newbie coder desperate for advice!

    This site uses cookies. By continuing to browse this site, you are agreeing to our Cookie Policy.

    • newbie coder desperate for advice!

      Dead easy one this. I've a reasonable level in C programming and i'd like to get to grips with C++. I read Mikes book because i found it fascinating although the code may as well have been written in hieroglyphics. Could anyone recommend the best books to get me started, i'd like to try some (simple!) game coding but most beginner level books don't really touch it and the next level up is a big leap, Anything in-between?
      I notice that game coding complete is for intermediate in which case i'd love to see advanced! (raw sarcasm there).
      One last question, i run Windows and Linux but my Linux compiler (GCC) throws up errors on a simple hello world program whereas the same code in Windows works fine. Anyone know a good reason for this.
      Yes, i am very green in coding so please bear with me if i'm asking stupid questions.
      How about a beginners coding book Mike??
    • Welcome to the boards blastradius! I'm by far no Mr. Mike, but I'll do my best to give you some resources to look into.

      For someone who has prior C knowledge, I think you can check out's C++ tutorial to get an overview of some of the key additional features in C++. Since you have a background in C, you may be able to jump straight to about section 4 and start reading up on classes, inheritance, and polymorphism.

      Also, if you're looking for a desktop reference book that covers C++, I highly recommend Deitel and Deitel's C++ How to Program. It's a bit on the expensive side (about $75), but I found it to be a very worthwhile investment. In my opinion, it's the one of the best sources of information that covers a very wide range of features in the C++ language, as well as additional topics covered in the case studies provided.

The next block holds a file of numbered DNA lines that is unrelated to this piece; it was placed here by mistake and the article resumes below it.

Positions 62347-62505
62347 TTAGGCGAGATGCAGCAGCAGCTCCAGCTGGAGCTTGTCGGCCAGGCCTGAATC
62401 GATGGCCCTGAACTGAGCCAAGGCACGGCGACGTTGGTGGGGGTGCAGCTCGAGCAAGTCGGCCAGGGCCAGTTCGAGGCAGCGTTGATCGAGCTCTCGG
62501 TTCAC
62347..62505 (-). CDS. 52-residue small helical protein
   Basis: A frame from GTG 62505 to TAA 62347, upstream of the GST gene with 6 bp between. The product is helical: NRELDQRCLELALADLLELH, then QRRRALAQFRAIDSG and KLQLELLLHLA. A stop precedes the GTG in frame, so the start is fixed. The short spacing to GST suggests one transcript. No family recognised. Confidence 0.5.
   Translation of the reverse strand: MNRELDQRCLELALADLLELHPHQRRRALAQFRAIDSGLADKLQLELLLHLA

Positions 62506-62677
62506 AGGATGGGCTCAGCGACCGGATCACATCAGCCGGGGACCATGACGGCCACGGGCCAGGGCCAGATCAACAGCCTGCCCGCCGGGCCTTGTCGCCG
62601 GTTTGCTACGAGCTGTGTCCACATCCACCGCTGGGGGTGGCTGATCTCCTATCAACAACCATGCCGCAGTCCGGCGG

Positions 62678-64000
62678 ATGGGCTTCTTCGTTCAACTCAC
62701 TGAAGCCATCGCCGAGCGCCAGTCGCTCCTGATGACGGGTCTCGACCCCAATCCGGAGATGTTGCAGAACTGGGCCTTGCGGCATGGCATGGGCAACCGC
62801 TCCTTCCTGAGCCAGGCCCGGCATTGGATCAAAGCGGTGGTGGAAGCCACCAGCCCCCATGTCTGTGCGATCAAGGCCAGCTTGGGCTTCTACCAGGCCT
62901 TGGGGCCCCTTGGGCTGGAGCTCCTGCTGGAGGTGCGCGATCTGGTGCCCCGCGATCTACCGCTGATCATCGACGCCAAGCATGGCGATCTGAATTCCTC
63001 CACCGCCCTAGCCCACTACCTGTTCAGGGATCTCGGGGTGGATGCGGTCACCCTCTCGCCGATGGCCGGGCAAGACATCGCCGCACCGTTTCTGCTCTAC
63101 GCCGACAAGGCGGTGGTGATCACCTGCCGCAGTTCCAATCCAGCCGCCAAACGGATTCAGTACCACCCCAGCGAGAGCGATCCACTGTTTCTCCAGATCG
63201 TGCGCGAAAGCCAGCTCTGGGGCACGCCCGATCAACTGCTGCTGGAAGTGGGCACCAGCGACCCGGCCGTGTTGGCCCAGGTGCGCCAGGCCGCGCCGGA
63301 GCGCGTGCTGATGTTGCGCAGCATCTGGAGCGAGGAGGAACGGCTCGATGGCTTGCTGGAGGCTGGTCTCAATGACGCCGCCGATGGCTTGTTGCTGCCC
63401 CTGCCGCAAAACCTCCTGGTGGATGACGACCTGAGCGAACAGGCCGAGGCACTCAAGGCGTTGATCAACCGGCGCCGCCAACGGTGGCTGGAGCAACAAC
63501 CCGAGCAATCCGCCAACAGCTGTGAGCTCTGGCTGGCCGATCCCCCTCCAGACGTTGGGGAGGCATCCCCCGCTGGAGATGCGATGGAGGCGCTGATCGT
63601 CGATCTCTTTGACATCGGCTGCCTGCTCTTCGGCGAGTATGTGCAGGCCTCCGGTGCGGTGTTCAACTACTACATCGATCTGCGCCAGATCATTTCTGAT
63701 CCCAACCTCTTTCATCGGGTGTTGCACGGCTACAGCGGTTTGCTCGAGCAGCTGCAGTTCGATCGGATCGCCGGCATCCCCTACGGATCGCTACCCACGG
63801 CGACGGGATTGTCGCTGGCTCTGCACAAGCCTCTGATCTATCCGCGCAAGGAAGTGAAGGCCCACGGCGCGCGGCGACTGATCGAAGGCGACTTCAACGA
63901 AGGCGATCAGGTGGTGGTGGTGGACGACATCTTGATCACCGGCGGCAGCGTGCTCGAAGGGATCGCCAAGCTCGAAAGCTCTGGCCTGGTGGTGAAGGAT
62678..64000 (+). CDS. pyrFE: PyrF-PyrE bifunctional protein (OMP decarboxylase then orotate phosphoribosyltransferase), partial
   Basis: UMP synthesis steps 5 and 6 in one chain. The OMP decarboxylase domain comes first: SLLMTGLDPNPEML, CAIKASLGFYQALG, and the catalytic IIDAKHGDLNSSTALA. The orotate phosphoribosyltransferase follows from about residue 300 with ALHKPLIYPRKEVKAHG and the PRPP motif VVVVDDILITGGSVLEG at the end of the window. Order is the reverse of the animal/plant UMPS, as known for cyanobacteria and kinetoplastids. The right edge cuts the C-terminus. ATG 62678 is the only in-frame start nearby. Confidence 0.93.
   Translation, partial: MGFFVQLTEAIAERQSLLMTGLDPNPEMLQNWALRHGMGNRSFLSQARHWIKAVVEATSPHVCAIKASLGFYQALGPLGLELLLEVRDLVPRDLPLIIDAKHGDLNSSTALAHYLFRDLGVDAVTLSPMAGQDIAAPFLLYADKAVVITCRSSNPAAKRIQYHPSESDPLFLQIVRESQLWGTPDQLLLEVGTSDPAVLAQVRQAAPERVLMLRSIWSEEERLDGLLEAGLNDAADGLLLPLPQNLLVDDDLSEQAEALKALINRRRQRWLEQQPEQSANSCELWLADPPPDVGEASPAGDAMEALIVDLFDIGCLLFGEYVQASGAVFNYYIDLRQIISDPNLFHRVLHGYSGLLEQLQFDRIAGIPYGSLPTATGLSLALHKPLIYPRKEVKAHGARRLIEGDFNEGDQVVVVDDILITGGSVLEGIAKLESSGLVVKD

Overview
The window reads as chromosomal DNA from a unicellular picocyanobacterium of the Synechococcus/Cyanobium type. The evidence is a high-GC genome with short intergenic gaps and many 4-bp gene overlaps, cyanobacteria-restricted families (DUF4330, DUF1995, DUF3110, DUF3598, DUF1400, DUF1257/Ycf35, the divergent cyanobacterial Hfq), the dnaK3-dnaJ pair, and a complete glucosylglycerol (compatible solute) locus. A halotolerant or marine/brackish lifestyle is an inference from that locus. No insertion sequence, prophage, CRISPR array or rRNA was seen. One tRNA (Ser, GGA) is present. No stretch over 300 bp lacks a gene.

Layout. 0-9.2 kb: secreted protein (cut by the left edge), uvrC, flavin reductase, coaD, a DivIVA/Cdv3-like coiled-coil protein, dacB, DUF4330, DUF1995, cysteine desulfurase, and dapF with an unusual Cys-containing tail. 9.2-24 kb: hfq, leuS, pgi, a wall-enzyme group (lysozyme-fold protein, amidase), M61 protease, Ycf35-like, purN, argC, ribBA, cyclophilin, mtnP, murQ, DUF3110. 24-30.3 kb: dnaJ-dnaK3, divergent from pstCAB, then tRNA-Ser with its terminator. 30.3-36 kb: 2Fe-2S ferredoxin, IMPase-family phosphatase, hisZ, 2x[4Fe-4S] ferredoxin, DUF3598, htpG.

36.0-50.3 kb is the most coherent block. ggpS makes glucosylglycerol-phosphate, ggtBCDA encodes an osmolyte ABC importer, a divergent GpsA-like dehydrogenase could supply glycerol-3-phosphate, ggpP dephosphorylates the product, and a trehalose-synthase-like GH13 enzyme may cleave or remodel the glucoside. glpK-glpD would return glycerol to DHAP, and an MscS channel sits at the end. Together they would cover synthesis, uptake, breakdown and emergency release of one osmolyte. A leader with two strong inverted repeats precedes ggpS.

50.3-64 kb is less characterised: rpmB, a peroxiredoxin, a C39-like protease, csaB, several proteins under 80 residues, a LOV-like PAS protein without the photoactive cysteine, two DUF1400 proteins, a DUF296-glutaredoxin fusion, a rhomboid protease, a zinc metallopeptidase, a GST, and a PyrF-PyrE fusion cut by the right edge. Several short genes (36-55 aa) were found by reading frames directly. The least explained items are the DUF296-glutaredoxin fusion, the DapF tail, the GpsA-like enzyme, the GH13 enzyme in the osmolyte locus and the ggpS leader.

Unfortunately, the jump from general C/C++ programming to (Windows) game programming is a rather large one because many topics and APIs get thrown at you all at once. Some resources I can recommend for you are the Game Programming Genesis series over at (they're under the General subcategory). They cover the basics you need to set up a window and start using DirectDraw 7. Also over at, you can check out their Hands-On Interactive Game Development tutorial. It guides a person through the process of creating a Tetris clone using DirectDraw. A few other websites you may want to just keep as bookmarks are flipcode, Gamasutra, and GameTutorials.

      For general Win32 programming info, Winprog is a decent site that will you get up and running with Win32. However, THE place to go to find out anything regarding Windows programming is MSDN. That site has a wealth of information.

      As for your question about compiling a simple hello world program, I wouldn't know what exactly the problem is without seeing the code and an error message. Some ideas off the top of my head, however, are that the include and/or library paths may not be properly set on your Linux compiler, or maybe you could be using a deprecated header that GCC wouldn't allow you to use (I wouldn't know since I've never used GCC)?

      Again, welcome to the boards, man. :D
    • Consider a copy of Thinking in C++ for a easy intro to OOPS and the C++ syntax is a new site that may help a bit they've a few examples

      RedHat seems to have made a habit of packing the wrong compiler with the includes and libraries
      I don't know if they've stopped that but the last two versions I've tried did that

      good luck and welcome

    • RE: newbie coder desperate for advice!

      OK well if you only know C and want to start to learn some C++ and start game programming at the same time, then I suggest you change your mind. There is a huge gap between knowing C and programming windows games in C++ using DirectX.